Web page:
The Hero and His Shadow

Psychopolitical Aspects of Myth and Reality in Israel



The Hero and His Shadow introduces a psychological perspective on the history, development and myths of modern Israel.

The realization of Zionism relied on the pioneer, who revolted against the Way of the Fathers and sought spiritual redemption through the revival of Mother Earth in the ancient land. Myth and history, psyche and matter are constantly intertwined in the birth and development of Israel, for example when in the Declaration of Independence we are told that pioneers make deserts bloom, the text actually says they make spirits blossom.

Pioneer, guardsman and then warrior were admired hero-ideals. However, in the shadow of the hero and the guiding myths of revolt, redemption, strength and identity-change, there were feelings of despair, doubt, weakness and fear. Where there has been renewal, lurks the threat of annihilation.

The suppressed aspects of past and present myths, which linger in the shadow, are exposed. The psychological consequences of Israel’s wars, from independence to the present war of terror, are explored both on a personal note and from a psychoanalytic perspective, with social examples and clinical vignettes.

Shadow aspects of the conflicting guiding myths of Peace and Greater Israel, respectively, are examined. The mythological background of the archetypal struggle between Isaac and Ishmael, and the relationship between Jerusalem and the archetypal images of Wholeness and Satan are looked into.

Preface        The Beggar in the Hero’s Shadow       
Chapter 1    Return to the Source                
Chapter 2    From My Notebook              
Chapter 3    From Dream to Reality              
Chapter 4    Origins and Myths              
Chapter 5    From Redemption to Shadow          
Chapter 6    Wholeness Apart                
Chapter 7    Myth, Shadow and Projection       
Chapter 8    A Crack in the Mask           
Chapter 9    The Death of the Mythical and the Voice of the Soul

A review by Elizabeth Clark-Stern

Psychiatrist Carl Jung wrote in The Red Book of the distinction between “The Spirit of the Times” and “The Spirit of the Depths”. We see this vividly demonstrated when we put Ari Shavit’s acclaimed new book My Promised Land: The Triumph and Tragedy of Israel alongside Erel Shalit’s classic work, The Hero and His Shadow: Psychopolitical Aspects of Myth and Reality in Israel.

The former takes us through the history of the heroic creation of Israel, including the darkest “shadow” behaviors of the Jewish state in the 1948 massacre of the Arabs of Lydda.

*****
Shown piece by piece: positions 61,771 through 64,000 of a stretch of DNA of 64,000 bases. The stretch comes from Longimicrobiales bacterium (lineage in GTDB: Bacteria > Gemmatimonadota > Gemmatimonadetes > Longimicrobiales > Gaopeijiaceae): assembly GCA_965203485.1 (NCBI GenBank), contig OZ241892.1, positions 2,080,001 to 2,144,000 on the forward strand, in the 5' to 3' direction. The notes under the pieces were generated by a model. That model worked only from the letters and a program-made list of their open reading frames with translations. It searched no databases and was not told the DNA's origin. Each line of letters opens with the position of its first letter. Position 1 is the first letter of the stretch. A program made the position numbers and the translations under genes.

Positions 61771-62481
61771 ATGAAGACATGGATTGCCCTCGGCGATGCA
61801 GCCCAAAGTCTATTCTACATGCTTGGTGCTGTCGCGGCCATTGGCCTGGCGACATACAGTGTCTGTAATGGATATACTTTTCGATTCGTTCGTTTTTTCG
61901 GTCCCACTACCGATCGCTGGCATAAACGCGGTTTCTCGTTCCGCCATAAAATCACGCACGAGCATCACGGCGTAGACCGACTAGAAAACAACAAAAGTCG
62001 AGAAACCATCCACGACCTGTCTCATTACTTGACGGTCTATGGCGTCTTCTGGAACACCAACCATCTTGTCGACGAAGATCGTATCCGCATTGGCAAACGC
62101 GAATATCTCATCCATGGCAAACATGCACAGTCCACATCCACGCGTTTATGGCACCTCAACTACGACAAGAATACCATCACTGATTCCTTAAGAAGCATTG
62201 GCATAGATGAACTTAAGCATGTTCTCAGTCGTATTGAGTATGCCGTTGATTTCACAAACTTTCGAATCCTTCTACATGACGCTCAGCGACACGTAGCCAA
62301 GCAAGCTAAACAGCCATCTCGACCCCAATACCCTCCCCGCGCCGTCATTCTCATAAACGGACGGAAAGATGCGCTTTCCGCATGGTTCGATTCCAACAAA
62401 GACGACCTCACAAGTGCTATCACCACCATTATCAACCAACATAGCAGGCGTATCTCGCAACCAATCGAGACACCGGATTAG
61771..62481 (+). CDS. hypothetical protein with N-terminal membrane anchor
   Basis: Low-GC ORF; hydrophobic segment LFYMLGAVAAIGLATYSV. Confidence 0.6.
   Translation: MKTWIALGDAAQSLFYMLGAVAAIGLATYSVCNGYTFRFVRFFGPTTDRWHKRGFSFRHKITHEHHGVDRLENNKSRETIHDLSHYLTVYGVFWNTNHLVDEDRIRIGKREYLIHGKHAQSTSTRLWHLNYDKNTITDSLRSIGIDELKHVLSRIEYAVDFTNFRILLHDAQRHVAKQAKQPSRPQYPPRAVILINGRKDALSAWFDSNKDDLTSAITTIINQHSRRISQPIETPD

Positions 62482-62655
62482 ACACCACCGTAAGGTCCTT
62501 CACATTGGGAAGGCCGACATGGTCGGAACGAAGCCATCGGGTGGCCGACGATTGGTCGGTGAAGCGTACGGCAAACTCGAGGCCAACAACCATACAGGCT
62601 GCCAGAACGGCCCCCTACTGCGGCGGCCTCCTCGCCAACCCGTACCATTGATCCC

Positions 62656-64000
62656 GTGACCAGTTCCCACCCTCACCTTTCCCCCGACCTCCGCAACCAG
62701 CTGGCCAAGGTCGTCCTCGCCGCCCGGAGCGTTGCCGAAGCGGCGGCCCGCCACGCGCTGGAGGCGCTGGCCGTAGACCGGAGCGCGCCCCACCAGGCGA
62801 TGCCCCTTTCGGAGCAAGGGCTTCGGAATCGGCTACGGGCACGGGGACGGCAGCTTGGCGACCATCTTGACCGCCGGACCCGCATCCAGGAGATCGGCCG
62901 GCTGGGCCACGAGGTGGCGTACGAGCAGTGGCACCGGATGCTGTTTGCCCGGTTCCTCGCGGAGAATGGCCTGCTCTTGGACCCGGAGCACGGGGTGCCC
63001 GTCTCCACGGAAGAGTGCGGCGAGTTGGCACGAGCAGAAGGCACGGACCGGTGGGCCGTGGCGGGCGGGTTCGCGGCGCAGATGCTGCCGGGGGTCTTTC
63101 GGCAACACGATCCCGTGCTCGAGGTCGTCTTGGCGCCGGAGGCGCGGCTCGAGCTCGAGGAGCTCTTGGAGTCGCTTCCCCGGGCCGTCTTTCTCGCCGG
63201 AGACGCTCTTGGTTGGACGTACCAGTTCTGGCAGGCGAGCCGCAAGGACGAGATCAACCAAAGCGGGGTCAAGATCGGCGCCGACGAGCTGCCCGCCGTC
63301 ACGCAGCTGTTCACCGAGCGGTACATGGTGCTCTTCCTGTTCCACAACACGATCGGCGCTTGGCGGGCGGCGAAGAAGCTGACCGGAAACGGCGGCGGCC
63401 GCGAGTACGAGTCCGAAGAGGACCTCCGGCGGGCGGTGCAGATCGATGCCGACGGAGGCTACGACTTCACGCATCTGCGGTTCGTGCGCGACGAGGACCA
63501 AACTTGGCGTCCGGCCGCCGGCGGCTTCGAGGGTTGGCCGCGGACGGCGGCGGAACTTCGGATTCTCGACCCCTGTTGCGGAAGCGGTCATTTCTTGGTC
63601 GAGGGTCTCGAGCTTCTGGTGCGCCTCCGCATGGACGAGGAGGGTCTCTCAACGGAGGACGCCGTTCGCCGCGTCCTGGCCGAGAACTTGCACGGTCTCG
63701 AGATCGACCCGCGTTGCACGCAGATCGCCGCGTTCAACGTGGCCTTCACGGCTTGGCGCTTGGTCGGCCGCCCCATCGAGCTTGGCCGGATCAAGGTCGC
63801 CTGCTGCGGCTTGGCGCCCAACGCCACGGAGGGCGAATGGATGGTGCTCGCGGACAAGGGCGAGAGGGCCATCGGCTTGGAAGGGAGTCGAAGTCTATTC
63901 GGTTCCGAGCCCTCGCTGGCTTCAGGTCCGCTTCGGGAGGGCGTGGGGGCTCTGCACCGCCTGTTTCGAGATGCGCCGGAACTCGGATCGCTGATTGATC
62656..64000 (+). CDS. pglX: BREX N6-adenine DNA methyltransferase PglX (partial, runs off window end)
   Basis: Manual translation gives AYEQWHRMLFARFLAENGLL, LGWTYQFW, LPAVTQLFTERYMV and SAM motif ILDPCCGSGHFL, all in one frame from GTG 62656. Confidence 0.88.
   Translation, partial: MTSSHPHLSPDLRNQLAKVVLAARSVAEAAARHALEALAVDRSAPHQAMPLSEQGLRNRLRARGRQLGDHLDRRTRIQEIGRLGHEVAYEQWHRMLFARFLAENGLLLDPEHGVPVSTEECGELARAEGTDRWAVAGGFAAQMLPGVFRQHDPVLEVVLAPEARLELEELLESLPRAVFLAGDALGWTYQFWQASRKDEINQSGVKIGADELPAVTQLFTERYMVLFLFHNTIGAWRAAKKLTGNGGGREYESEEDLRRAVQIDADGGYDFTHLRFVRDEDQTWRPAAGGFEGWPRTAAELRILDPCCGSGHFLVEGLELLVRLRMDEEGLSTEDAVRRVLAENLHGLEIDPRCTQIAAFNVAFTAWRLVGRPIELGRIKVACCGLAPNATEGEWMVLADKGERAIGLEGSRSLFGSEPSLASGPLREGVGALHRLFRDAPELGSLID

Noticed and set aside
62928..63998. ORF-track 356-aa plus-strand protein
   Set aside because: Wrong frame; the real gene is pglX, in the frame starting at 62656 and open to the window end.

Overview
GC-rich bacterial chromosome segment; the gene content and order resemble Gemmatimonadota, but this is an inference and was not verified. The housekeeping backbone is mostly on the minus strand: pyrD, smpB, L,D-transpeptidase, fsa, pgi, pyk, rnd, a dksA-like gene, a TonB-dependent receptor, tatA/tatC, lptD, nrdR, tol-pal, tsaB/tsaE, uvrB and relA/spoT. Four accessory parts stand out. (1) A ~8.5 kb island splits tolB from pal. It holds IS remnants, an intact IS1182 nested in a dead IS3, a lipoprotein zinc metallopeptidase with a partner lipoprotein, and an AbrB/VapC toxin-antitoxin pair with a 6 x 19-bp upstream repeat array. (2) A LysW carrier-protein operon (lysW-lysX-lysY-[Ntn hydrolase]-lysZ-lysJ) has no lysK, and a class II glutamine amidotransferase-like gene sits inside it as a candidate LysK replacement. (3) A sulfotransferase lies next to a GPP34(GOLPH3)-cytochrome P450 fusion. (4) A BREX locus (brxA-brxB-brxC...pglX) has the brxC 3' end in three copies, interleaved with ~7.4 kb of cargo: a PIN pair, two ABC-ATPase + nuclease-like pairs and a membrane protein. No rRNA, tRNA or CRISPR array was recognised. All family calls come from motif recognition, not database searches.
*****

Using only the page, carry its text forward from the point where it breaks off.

In the latter work, Erel Shalit tells us why.

This is no simplistic psychological analysis. The brilliance of this Israeli Jungian analyst is that he offers no easy solutions, plumbing the paradox of the necessary heroic identity of the Jewish state, and yet, around every corner is the shadow of every hero: the beggar, the frightened one, the part of all of us that is dependent on forces outside of our control.

It is also very important to note that Erel Shalit’s book is fascinating reading for anyone interested in the inner workings of the soul. On one level Israel is the backdrop for the author to explore how shadow, myth, and projection work in all of us, regardless of our life circumstance, nationality, environment, or history. It even includes a comprehensive glossary of Jungian terms that has some of the best definitions I have ever encountered, and hence a find for readers new to Jung.

And, of course, for people who are fascinated by the scope and depth of the story of Israel, this is a simply great read. It stands alone, but read as a companion to Ari Shavit’s My Promised Land, Erel Shalit’s Hero and His Shadow gives us The Spirit of the Depths in all its dimension. We may not be able to resolve the Arab/Israeli conflict, but we can learn many things from this brave, complex Israeli author, that we can apply to healing the inner and outer wars in our own lives.

Elizabeth Clark-Stern, author of On the Doorstep of the Castle, Out of the Shadows, Soul Stories and Movement of the Moon. 

This is a fascinating book. Shalit’s thesis is that when we examine the psychology of Zionism, we find two parallel but opposing trends. On the one hand, we see the hero, the warrior, the pioneer, the fearless man of doing.

   On the other hand, we see the shadow, the dark side, the Diaspora-side, the weak and fearful. We came here with our shadow. You see this dichotomy between the internal feeling of strength and forcefulness, and on the other hand a terrible fear.

   In order to properly understand Israeli society and the sometimes strange responses in certain political circumstances, we need to understand this terrible fear that is hidden within us.

Yoram Yovell, author and psychoanalyst.

An outstanding psychological study of one of the world’s most complicated and fraught political situations.

Andrew Samuels, Jungian psychoanalyst and author.


Links to blog posts

Remarks by Prime Minister Yitzhak Rabin on Receiving the Nobel Prize for Peace

Understanding the Israeli psyche

Fake dealer, fake partners: Trump, Netanyahu and Abu Mazen

The hero and his shadow: psychopolitical aspects of myth and reality in Israel

21 years to the assassination of Yitzhak Rabin

Netanyahu exposed as the neo-fascist leader he is

Netanyahu – a leader with no vision, and without a message

Where was the left when the settlers hijacked Zionism?

Israel and Palestine: one conflict, two wars





The Hero and His Shadow: Psychopolitical Aspects of Myth and Reality in Israel

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